The Ralph Hall Reservoir pre-impoundment habitat and angler access initiative will create extensive fish habitat within a new reservoir currently under construction in Texas. The current funding and timeline offer a unique opportunity to construct a substantial number of habitat structures within the footprint of the future reservoir prior to the lake filling, which would otherwise be impossible or extremely difficult on an existing water supply reservoir. While many newly constructed reservoirs possess abundant fish habitat in the form of inundated timber, the future footprint of Ralph Hall Reservoir consists primarily of nondescript grassland and cropland that will provide limited benefit to fish populations. A significant portion of the existing timber within the reservoir’s footprint, particularly in the lower-third of the reservoir, is planned to be cleared to accommodate construction of the dam and minimize safety concerns from recreational boat traffic. The habitat structures proposed by this project will be constructed of long-lasting materials, composed of rock and dense hardwood material that will provide fish habitat for multiple generations of anglers. For example, large brush piles, created during the construction of Ray Roberts Reservoir (impounded in 1987) persist and still provide beneficial habitat and popular fishing locations for anglers more than thirty years post impoundment.
The habitat created will also help mitigate habitat reduction during potential drought periods, which may become more frequent due to climate change. Structures located in deeper portions of the reservoir will provide refuge for reservoir fish species when littoral areas become desiccated during prolonged dry periods.
The large number of fish habitats constructed during implementation of this project will provide popular areas for anglers to target for multiple decades and potentially the life of the reservoir. The habitat created will serve to increase the ultimate carrying capacity of sport fish in the reservoir, as well as angler success rate and overall yield of fish. Maps and the precise coordinates and descriptions of all fish habitats will be published online at Texas Parks and Wildlife’s fish habitat webpages and shared with the angling public through social media, etc.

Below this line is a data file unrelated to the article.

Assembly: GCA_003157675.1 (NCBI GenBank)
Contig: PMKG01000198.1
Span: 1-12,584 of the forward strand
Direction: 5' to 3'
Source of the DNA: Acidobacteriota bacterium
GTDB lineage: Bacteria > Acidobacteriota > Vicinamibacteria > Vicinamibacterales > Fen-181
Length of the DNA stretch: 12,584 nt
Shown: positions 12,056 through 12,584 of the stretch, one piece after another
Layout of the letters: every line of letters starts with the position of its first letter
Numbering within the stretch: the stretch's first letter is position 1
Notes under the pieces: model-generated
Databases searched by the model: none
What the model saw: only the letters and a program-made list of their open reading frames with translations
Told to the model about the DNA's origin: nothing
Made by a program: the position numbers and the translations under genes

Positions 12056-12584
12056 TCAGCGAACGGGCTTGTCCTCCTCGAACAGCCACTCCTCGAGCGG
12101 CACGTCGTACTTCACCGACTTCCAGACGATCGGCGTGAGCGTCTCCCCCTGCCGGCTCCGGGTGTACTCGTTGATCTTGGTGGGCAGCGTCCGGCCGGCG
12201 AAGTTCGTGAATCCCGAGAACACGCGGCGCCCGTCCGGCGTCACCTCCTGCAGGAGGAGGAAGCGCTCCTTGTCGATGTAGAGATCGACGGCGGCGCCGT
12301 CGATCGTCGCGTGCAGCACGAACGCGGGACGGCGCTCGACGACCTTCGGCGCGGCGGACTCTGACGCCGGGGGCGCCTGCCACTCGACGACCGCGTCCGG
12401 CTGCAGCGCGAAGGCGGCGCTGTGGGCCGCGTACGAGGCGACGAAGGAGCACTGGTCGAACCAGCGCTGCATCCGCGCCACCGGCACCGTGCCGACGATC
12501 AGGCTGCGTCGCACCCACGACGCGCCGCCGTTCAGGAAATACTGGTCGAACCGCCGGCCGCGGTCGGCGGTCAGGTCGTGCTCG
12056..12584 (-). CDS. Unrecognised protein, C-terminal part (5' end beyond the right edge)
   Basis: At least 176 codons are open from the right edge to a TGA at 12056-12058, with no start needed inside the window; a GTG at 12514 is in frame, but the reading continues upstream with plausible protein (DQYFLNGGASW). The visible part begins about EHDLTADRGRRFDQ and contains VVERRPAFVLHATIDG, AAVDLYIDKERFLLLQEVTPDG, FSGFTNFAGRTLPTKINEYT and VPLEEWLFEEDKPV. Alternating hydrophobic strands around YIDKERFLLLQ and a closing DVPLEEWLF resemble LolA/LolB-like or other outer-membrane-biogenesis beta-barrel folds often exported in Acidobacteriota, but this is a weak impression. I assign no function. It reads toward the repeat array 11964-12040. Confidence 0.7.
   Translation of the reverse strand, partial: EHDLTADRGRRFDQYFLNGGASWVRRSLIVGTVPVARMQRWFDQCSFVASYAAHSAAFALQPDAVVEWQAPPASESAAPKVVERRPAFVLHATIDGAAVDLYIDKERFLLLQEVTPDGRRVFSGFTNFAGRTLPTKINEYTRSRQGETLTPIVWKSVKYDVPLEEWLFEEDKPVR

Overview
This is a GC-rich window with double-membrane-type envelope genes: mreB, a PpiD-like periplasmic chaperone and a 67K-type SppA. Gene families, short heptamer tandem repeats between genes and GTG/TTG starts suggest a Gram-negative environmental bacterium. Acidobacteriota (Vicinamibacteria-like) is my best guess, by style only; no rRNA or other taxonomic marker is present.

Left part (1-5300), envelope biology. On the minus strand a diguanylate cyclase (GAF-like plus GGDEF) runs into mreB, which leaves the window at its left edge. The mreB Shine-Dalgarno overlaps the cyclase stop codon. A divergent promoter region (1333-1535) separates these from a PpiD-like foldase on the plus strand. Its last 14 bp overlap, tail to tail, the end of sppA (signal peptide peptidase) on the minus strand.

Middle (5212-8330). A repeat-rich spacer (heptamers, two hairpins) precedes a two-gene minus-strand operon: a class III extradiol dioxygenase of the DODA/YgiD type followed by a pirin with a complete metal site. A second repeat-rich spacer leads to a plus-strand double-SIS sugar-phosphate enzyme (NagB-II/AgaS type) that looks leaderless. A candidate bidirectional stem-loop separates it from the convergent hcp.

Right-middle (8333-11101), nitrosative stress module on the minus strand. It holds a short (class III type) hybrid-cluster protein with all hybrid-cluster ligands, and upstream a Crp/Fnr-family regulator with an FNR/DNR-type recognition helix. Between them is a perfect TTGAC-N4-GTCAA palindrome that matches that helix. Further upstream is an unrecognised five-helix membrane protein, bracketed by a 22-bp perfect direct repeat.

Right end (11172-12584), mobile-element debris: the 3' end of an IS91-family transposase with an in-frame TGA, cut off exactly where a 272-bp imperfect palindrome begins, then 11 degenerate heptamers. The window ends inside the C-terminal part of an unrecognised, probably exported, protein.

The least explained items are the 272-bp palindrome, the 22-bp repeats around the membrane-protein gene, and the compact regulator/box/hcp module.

Objective 1 – Spider Piles will be consolidated in the lower third to lower half of the reservoir focusing on areas that will ultimately fall within 15 to 30 feet of water at the future conservation elevation. Spider piles will be consolidated in multiple large areas, 50 to 150 acres in size, placed 50 to 100 feet apart.
Objective 2 – Bay Ball Reefs will be consolidated linearly around all major lake points in the lower third of the reservoir. Between 100 and 200 reef balls (2’x3’) will be placed into the reservoir. Structures will also be stacked to increase the volume of habitat provided creating diverse habitat structures.
Objective 3 – Spawning beds made of pea gravel will be spread at approximately five locations of 10,000 square feet each in protected littoral areas in the lower portion of the reservoir.
Objective 4 – Native aquatic vegetation will be planted in littoral wetland areas of the reservoir to promote future expansion of the species around the reservoir perimeter. The aquatic plants and trees will provide extensive fish habitat and reduce shoreline erosion over time. Native species introduced will include Button Bush trees, American and Illinois Pondweed, Wild Celery, Water willow, and Giant bulrush.
Objective 5 – A 250’ to 500’ fishing jetty will be constructed adjacent to a boater access site. The jetty will be protected with large riprap and provide a paved surface for shore-based anglers to access, and lighting will be added for night access. Concrete culverts (~18” diameter) will be incorporated into the base of the jetty to provide catfish spawning cavities. Artificial fish habitat structures will also be placed near the jetty to provide fish habitat, consolidate fish, and improve angler success.
Objective 6 – Tree/Brush piles will be consolidated in the lower third to lower half of the reservoir focusing on areas that will ultimately fall within 15 to 30 feet of water at the future conservation elevation. Tree/Brush piles 50 to 100 feet in length and 30 to 50 feet wide will be placed in areas where timber is felled in the lower reservoir reaches.